Many of us are familiar with the Leonard Woolf diaries of Hambantota, and his Village in the Jungle. The overriding impression gained from these writings is the desperate poverty of the people in that District. Leonard Woolf, although sympathetic could not do much. It is only after 1931, once there was universal franchise, and when the politicians had come around that there was any improvement in the conditions of the poor. It is universal franchise and the politicians, whatever their skullduggery now, which started to make a difference. That was not done by AK’s lost elite. While the CCS of British days has to be appreciated for their integrity and their fairness in the little dealings they had with the people, there was not much development activities they were engaged in. They just did not have the resources and as said before, their role was revenue collection. Ordinary people admired them in contrast to the many who adorned a so-called local elite, which included mudaliyars and rate mahattayas, and who were exploiting the ordinary man and woman.

What happened after 1948 to the lost elite of AK? Unlike the ICS in India, the CCS was not abolished, and it continued to retain its name. It was only the name that it retained. This was not the same pre-1948 CCS. Prior to 1948, the CCS was a ruling class. They were appointed by the Secretary of State for the Colonies in London, and by the Governor in Ceylon. Even during the Donoughmore days (1931 – 1947), the CCS was not under the politicians, and remained under the Governor. After 1948, the CCS which continued was a different institution, and only the name remained. They were appointed now by the local Public Service Commission, and they served their political masters. They were another staff grade in the public service, although the more senior one. The members of the CCS between 1948 and 1962, when it was abolished, was solely, recruited from graduates of the University of Ceylon. There was an average intake of about six per year in these 15 years, and there would have been about 90 members of the CCS recruited through the CCS examination held annually. There were about the same number getting into other staff grades from the same examination, and there was not much of a difference.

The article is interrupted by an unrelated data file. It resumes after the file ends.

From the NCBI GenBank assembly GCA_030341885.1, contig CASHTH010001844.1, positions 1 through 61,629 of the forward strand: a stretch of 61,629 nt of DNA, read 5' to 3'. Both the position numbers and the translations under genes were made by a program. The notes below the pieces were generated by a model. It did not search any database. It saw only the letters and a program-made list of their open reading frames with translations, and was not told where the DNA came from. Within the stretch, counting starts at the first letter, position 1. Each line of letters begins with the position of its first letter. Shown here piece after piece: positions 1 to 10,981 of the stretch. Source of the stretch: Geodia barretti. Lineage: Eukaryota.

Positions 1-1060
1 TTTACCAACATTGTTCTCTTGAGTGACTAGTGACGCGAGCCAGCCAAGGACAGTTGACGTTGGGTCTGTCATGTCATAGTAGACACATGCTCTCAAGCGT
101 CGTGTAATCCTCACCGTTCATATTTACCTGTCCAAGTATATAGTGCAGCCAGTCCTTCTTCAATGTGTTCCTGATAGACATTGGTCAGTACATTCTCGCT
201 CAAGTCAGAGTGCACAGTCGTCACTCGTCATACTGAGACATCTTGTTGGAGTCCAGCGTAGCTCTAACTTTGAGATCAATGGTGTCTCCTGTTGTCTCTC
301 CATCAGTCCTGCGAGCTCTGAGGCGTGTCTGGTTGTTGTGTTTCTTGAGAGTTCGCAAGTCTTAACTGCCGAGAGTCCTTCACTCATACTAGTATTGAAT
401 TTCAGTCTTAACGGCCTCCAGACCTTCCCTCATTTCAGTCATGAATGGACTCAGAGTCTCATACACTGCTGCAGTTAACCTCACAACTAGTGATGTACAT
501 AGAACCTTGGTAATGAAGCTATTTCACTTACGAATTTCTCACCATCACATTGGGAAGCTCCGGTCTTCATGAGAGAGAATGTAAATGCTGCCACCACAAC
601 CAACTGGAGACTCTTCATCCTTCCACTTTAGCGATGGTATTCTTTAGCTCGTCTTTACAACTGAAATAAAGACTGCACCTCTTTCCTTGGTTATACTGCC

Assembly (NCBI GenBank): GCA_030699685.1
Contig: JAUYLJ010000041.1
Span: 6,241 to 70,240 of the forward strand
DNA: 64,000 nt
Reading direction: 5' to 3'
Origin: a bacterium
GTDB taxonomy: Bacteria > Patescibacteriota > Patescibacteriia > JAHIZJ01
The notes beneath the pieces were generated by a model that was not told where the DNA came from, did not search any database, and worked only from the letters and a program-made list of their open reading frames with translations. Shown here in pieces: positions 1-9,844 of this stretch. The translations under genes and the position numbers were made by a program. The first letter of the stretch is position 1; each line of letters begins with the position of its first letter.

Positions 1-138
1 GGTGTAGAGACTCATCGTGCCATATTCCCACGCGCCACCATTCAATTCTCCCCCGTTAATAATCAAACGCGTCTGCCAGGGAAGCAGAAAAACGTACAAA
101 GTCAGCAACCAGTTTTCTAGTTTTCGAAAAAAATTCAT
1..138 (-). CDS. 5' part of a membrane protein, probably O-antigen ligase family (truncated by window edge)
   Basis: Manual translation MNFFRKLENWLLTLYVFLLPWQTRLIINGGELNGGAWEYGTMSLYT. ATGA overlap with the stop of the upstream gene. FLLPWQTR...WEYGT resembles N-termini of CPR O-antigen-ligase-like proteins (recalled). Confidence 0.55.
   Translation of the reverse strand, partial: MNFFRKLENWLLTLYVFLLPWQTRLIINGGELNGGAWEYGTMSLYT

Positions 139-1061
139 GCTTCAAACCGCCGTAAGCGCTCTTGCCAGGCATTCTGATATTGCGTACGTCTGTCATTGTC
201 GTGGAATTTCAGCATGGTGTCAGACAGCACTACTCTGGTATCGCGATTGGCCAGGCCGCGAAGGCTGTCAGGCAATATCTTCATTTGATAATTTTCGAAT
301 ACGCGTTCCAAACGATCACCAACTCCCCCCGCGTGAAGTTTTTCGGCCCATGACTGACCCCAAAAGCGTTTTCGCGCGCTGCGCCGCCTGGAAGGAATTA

One other feature of the Ceylonized CCS between 1948 and 1962 should be noted. One of the most objectionable features was the exclusion of women from the CCS. No woman could sit for that exam although very bright female graduates were passing out from the University of Ceylon. While these women could enter the Central Bank or the Department of Inland Revenue, the CCS was out of bounds. There was an almost hilarious incident, I think in 1957 when the then Prime Minister, Mr. Bandaranike, wanted to appoint a few women to the Foreign Service. Foreign Service recruitment until then was done through the CCS examination, with the few coming immediately after the CCS recruits, being considered as suitable for entry to the Foreign Service. When Mr. Bandaranaike wanted women to be recruited, the CCS was not going to change its rules, and the Prime Minister decided to recruit women into the Foreign Service through an interview. In India, when the IAS was established in 1948, women were allowed entry into the IAS. If Ceylon had adopted the same practice in 1948, and women had been allowed in at this time, half the officers who entered might not have got in to the CCS. Excluding women could not continue for long.

The call for the abolition of the CCS was gaining ground. These recruits to the CCS and staff grades had been educated in the English medium, and consequently, there was a high standard of education ensured to them. The decline in the quality of the Ceylon Administrative Service came subsequently with the local languages being the media of instruction in higher education, and for entry to the CAS, and later the SLAS. It must be clearly emphasized that the decline in the quality of the SLAS was not due to the abolition of the CCS. It is due primarily to poor university education, and of course the rapid expansion of universities and their student numbers. Today, the annual intake to the SLAS is about 150 in contrast to about 30 or 40 in the early 1970s to administrative staff grades.